Throughout Luke’s Gospel, the writer challenges contemporary distinctions that define, separate and oppose different groups of people. More so than the other gospel writers, Luke critiques the subservience of women, the inferiority of non-Jews, the exploitation of the poor by the rich and powerful, and so on. This parable is unique to Luke, and Jesus’ answer to the question “Who is my neighbor?” opens up borders, demolishes walls, and integrates communities.

I received an e-mail Friday, entitled, “Here’s what to know if ICE shows up at your door”. Chicago might be the target of terrorizing of immigrants this weekend by the government that acts on our behalf. Modern-day stand-ins for the priest and Levite are sending troops out to harass and terrorize peaceful people because they are different, foreign, in some sense “unclean”—brown-skinned, poor, uneducated, weak, hungry, bruised, scared, vulnerable. Yes, some of them are here illegally, but their crime against society pales in comparison to the wholesale immorality of corporate and government leaders whose actions and policies sicken, impoverish, and oppress millions of Americans, who are essentially helpless to defend their own interests.

I’m not saying that we don’t need to have our own prejudices continually revealed and challenged, but the question on my mind is: how can we help our more xenophobic leaders and neighbors see humanity in all those around us? Jesus showed that everyone is neighbor to us, no matter their faith, their culture, their gender, their class. We are all imperfect in compassion and inclusion, but there are people in power around this country who see the creatures on the other side of bars—bars that keep them outside our country and bars that keep them in cages within—as something less than human, something less than children of God. I believe our greatest challenge is to turn the hearts of those people. But, as with our work to expose and dismantle structural racism, there is a lot of resistance. Many of the people responsible for caging refugees at the southern border—people who metaphorically cross to the other side—proclaim to live by this same gospel.

Since long before recorded history, earthlings have been spellbound by the Moon. Only in recent centuries have we come to understand what the Moon is, and later what its effects are on our world and its life. The Man in the Moon, so to speak, is not just a metaphorical being, but a powerful neighbor—one who stirs the seas, and steadies the axial wobble of our planet [–partner-protector-benefactor/2019/06/18/a5068866-7cbc-11e9-a5b3-34f3edf1351e_story.html?utm_term=.6766e3d47503].

Fifty years ago this coming Saturday, July 20th, I was baptized in Grace Church, Utica, NY, in a private, Sunday evening liturgy attended by my parents, grandparents, and godparents. There are photos of little me in a white baptismal gown, in front of the beautiful Victorian font: a marble shell cradled in the arms of a winged angel.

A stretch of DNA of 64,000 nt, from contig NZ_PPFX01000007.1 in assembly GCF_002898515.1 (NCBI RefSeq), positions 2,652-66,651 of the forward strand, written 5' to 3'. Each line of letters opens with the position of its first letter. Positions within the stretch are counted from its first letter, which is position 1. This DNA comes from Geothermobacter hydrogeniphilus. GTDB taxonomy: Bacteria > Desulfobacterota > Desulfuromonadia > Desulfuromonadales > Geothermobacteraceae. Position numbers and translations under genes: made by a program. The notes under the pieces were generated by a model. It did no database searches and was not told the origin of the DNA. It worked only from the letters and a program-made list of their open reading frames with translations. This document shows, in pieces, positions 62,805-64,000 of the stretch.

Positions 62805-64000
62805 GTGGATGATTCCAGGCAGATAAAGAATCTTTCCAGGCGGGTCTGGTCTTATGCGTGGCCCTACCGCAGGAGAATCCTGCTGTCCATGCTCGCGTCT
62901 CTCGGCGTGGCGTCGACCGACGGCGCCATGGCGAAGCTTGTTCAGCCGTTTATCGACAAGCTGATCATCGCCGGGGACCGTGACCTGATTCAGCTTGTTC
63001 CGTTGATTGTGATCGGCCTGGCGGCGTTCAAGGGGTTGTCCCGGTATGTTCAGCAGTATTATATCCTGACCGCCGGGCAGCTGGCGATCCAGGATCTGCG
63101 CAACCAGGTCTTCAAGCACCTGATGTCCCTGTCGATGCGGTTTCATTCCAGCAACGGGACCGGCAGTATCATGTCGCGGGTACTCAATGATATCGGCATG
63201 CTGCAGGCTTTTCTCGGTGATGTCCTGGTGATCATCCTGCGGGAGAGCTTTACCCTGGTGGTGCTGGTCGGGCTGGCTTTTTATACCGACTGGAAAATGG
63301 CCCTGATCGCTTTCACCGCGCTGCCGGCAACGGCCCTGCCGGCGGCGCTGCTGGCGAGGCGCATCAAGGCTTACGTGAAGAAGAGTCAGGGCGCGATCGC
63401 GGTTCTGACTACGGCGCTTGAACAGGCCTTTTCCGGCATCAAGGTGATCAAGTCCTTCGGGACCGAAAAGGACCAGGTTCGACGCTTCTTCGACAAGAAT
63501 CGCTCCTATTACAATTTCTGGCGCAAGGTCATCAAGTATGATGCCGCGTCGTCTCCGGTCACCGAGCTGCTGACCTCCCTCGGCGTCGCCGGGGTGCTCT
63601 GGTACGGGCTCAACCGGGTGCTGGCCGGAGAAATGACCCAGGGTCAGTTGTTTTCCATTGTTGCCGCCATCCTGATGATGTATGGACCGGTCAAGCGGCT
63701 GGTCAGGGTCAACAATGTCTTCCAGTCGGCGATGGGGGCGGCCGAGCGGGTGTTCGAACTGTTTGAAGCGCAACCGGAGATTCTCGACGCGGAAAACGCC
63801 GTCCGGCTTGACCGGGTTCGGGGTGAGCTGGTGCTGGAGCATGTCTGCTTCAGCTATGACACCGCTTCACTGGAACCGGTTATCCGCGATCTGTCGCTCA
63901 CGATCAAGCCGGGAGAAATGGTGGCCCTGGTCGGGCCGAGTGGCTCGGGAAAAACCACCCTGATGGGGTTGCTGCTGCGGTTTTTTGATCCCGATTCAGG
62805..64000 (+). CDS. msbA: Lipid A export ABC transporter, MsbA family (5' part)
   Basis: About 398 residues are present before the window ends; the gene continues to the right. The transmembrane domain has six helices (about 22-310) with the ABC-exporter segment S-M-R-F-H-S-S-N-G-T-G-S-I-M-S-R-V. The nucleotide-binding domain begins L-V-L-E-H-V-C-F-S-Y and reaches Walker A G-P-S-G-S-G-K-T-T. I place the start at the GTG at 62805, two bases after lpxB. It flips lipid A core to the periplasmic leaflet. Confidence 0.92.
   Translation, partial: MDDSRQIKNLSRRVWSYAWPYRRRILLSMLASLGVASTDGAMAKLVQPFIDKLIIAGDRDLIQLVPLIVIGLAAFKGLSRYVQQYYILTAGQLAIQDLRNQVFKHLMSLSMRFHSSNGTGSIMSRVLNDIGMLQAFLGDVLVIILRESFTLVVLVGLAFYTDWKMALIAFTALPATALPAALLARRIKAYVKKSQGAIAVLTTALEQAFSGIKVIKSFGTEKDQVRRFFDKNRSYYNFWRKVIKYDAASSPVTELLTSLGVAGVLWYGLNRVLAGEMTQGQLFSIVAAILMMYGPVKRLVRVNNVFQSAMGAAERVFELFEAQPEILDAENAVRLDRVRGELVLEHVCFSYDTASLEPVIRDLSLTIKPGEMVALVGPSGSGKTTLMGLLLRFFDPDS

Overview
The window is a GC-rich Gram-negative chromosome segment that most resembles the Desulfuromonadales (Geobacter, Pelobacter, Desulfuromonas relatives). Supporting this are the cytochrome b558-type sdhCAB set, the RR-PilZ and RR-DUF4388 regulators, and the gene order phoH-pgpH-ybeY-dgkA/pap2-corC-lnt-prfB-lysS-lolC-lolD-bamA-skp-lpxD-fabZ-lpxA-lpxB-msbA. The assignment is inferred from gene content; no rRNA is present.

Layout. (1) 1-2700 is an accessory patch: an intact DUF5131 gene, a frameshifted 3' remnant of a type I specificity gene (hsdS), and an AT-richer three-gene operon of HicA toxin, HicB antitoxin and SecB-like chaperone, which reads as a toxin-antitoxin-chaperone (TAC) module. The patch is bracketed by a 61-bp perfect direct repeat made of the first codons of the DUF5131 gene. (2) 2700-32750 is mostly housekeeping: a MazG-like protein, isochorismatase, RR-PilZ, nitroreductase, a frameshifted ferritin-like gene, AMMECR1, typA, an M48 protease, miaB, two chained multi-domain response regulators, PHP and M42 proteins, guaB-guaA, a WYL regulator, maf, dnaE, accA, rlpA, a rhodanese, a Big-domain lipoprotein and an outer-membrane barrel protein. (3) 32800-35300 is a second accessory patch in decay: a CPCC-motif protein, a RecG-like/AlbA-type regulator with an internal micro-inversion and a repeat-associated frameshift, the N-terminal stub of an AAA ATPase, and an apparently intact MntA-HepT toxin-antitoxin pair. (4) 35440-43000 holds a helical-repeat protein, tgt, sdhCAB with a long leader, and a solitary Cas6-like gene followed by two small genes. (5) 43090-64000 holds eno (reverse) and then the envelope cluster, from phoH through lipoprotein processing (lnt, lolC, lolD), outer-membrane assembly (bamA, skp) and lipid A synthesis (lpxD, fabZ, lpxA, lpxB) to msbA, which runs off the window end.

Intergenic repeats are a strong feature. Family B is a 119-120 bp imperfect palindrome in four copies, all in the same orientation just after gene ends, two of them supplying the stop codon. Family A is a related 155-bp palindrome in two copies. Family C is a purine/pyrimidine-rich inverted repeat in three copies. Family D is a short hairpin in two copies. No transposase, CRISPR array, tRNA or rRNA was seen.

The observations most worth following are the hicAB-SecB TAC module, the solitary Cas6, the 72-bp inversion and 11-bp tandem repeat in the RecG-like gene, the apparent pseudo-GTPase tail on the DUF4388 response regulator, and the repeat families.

Following the service, my parents returned home and tuned in for one of the momentous events in human history, for throughout that week, beginning on the 16th of July, the world’s people—those who had access to mass communications anyway—were united and transfixed by the Apollo 11 mission to land human beings on another celestial body for the first time. I was baptized just hours before Man walked on the Moon. Though I have no memory of the Apollo program, the coincidence of my baptism connects me to those moments.

Astronaut Michael Collins was Command Module Pilot on that mission, orbiting the Moon as Neil Armstrong and Buzz Aldrin walked on its surface. You may already know this, but Michael Collins’s daughter, Kate, is an SPR parishioner. Kate, who is currently traveling with Michael to many commemorations of that first manned lunar landing, sent me some of Michael’s reflections on space and humanity. The thoughts of a man who looked back at earth from a quarter million miles away might alter perspectives and turn hearts toward compassion.

CNN reporter Ashley Strickland wrote last month that Michael Collins describes that seeing the Moon up close was spectacular, but he recalls that the view of Earth kept snaring the astronauts’ attention:

“I said ‘hey, Houston, I’ve got the world in my window,’ and the world is about the size of your thumbnail if you hold it out arm’s length in front of you. The whole focus of your attention goes into this little thing out there. It’s in a black void, which makes its colors even more impressive. Primarily, you get the blue of the oceans, the white of the clouds, you get a little streak of tan that we call continents, but they’re not that noticeable. It just looks glorious.”